I like the bookends: a director who flexes his ambitions with the ease of breathing and a film committed to to capturing the vaporousness of social media. I loved 2021!
4. Wheel of Fortune and Fantasy/Drive My Car (dir. Ryusuke Hamaguchi)
On a streak that rivals Hong Sang-soo and the late Manuel de Oliveira for excellence untainted by profligacy, Ryusuke Hamaguchi released a pair of two-hour-plus films whose ambitions he realizes with curiosity about their literary antecedents, affection for the often maddening subterfuges men and women employ, and a cinematographic approach that eschews the usual distances. I prefer Wheel of Fortune and Fantasy to Drive My Car because there’s a formalist pleasure to watching its complex parts snap into place, but I understand why the latter wowed colleagues besides recency: the tension between the shutters-closed-tight world of Murakami and Chekhov’s variegated tints of angst resulted in an adaptation sufficiently autonomous from its sources.
3. The Souvenir Part II (dir. Joanna Hogg)
“Late into The Souvenir Part II, Julie (Honor Swinton Byrne) emerges as the confident filmmaker we have wanted to see….Hogg’s sequel is a rarity: like Jan Troell’s 1972 The New Land, it adds shades and new dimensions to existing characters. Viewers with misgivings about Hogg’s cool acceptance of Julie’s upper middle-class background will watch a movie open about the degree to which financial security insulates Julie from disaster; it also, as a cinematic Bildungsroman, shows the development of a female director who will have trouble finding an audience sympathetic to her particular approach.”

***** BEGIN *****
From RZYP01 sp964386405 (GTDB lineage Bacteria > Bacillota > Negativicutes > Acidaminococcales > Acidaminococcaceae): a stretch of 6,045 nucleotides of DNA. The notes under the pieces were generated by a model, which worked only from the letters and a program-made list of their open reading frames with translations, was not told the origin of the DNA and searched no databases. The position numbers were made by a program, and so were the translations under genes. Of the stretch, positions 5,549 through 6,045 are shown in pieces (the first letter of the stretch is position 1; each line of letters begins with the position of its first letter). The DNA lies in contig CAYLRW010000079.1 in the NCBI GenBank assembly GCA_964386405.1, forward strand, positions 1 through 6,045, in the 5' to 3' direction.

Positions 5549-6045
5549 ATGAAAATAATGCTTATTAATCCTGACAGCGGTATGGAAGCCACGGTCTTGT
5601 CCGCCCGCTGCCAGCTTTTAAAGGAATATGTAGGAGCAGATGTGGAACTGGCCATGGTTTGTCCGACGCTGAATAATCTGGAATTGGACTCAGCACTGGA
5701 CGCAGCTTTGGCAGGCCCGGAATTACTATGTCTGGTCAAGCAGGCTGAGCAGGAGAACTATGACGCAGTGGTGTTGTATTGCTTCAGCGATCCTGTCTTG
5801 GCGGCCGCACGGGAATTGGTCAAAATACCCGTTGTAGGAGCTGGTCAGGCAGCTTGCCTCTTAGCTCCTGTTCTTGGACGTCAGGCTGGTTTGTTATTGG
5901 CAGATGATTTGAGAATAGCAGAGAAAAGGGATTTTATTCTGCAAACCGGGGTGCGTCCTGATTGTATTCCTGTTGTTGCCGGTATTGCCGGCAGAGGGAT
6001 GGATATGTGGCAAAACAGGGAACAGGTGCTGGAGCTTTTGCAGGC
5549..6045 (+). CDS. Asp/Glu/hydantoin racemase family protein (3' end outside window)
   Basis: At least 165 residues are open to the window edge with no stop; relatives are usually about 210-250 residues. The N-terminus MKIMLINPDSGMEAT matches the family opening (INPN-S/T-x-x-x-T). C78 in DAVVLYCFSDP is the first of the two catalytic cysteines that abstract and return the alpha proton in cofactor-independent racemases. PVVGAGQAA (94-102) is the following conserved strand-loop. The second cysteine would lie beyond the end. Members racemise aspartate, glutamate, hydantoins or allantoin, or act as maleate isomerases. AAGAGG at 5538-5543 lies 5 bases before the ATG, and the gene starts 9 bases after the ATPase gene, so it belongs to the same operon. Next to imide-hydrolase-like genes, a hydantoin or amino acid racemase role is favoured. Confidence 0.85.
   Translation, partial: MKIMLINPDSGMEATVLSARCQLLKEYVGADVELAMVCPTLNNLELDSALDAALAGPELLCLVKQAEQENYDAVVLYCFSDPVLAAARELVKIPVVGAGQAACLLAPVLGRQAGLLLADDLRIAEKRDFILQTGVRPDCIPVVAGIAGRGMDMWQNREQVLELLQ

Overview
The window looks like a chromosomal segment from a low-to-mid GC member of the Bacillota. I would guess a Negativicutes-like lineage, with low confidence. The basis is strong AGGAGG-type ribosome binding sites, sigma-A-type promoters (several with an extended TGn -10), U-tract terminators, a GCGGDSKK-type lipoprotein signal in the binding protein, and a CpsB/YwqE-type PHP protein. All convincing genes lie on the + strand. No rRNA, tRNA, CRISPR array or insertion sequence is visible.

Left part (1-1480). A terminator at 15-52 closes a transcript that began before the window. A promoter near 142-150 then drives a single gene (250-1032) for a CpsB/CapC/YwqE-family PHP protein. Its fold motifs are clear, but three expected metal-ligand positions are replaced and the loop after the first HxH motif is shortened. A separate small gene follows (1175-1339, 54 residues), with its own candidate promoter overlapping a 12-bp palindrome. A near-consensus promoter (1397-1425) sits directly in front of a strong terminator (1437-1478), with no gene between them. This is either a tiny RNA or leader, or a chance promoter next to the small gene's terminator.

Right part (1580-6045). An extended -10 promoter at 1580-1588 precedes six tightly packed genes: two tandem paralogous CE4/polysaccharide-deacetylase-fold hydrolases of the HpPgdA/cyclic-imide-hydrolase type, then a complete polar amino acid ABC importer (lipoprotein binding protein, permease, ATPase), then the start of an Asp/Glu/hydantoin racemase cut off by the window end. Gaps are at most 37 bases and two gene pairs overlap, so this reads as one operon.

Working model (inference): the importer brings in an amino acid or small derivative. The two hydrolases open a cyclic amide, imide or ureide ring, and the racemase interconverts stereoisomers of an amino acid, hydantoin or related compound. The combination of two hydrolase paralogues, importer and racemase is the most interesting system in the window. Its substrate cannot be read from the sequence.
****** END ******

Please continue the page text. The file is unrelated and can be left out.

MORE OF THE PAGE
2. Summer of Soul (dir. Questlove)
“Interspersing this concert footage with talking head testimony from attendees, Summer of Soul documents an epoch in pop culture when despair over the hardening of racial lines had not quashed a belief in the completeness with which music could fill souls. ‘The goal of the festival may have been to keep Black people from burning the city in 1969,’ we learn, and brows may furrow at the appearance of Mayor John Lindsay, one of the last examples of the extinct subspecies known as the liberal Republican; but far from looking uptight Lindsay’s body language is loose, his smile warm. This wasn’t mass intoxication — it was mass indoctrination: art and religion and politics forming a tripartite pact.”
1. Zola (dir. Janicza Bravo)
“Glimmering and insouciant, Zola is one of the best black comedies of recent years. More importantly, it’s the only film I’ve seen that understands the ephemeral intensity of the bonds formed by social media. A new best friend will turn into the most essential person in your life…then turn expendable….”